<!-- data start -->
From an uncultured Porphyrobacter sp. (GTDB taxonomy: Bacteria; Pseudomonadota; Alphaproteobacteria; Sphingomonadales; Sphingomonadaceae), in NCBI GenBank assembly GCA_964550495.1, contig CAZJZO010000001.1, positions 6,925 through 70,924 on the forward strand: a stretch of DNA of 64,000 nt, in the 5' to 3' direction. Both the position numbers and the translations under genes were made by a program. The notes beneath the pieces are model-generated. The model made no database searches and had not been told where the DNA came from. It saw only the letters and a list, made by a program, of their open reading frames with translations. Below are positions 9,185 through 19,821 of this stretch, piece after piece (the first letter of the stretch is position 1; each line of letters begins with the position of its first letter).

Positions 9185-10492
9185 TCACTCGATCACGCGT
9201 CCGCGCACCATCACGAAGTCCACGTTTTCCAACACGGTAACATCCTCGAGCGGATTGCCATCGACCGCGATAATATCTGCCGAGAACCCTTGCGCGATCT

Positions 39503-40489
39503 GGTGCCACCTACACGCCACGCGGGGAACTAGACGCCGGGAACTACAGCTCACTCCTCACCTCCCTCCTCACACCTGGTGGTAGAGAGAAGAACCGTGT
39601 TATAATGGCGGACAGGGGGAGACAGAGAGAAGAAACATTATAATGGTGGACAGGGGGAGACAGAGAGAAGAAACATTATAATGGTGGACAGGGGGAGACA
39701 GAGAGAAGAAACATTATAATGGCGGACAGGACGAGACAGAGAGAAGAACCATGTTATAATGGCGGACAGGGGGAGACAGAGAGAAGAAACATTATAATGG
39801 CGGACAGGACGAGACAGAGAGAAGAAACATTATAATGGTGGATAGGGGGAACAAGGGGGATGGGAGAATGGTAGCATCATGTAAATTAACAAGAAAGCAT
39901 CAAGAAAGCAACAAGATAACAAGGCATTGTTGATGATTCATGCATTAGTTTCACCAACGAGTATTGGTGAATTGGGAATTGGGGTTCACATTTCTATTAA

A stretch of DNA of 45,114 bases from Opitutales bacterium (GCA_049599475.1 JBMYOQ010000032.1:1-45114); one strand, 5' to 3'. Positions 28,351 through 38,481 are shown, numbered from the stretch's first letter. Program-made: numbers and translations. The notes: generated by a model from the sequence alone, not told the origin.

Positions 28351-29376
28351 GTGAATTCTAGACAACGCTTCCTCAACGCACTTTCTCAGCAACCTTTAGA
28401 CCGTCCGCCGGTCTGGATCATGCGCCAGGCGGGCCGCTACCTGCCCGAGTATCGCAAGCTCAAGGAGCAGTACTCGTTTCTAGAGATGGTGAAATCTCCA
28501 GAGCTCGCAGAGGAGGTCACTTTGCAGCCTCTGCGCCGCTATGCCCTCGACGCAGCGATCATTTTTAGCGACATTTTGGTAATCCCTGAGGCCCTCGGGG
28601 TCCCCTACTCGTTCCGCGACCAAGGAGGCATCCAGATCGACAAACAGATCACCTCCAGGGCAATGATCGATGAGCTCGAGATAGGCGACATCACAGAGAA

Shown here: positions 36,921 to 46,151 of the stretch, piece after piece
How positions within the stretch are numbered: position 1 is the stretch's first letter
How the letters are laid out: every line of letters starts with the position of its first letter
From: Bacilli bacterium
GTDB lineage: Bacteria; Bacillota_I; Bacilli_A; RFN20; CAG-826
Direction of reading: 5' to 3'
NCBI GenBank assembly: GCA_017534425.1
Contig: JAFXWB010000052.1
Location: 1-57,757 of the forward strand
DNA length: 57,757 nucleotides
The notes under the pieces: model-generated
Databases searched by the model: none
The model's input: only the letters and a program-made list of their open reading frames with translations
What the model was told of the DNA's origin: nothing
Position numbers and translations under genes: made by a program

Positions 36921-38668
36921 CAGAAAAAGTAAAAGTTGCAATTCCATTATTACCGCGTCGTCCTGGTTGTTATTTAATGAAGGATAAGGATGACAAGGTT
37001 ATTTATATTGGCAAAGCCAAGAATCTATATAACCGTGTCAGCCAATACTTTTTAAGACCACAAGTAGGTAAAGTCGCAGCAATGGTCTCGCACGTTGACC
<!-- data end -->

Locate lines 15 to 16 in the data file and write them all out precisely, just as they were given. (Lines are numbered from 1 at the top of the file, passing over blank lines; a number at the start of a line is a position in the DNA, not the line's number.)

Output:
28501 GAGCTCGCAGAGGAGGTCACTTTGCAGCCTCTGCGCCGCTATGCCCTCGACGCAGCGATCATTTTTAGCGACATTTTGGTAATCCCTGAGGCCCTCGGGG
28601 TCCCCTACTCGTTCCGCGACCAAGGAGGCATCCAGATCGACAAACAGATCACCTCCAGGGCAATGATCGATGAGCTCGAGATAGGCGACATCACAGAGAA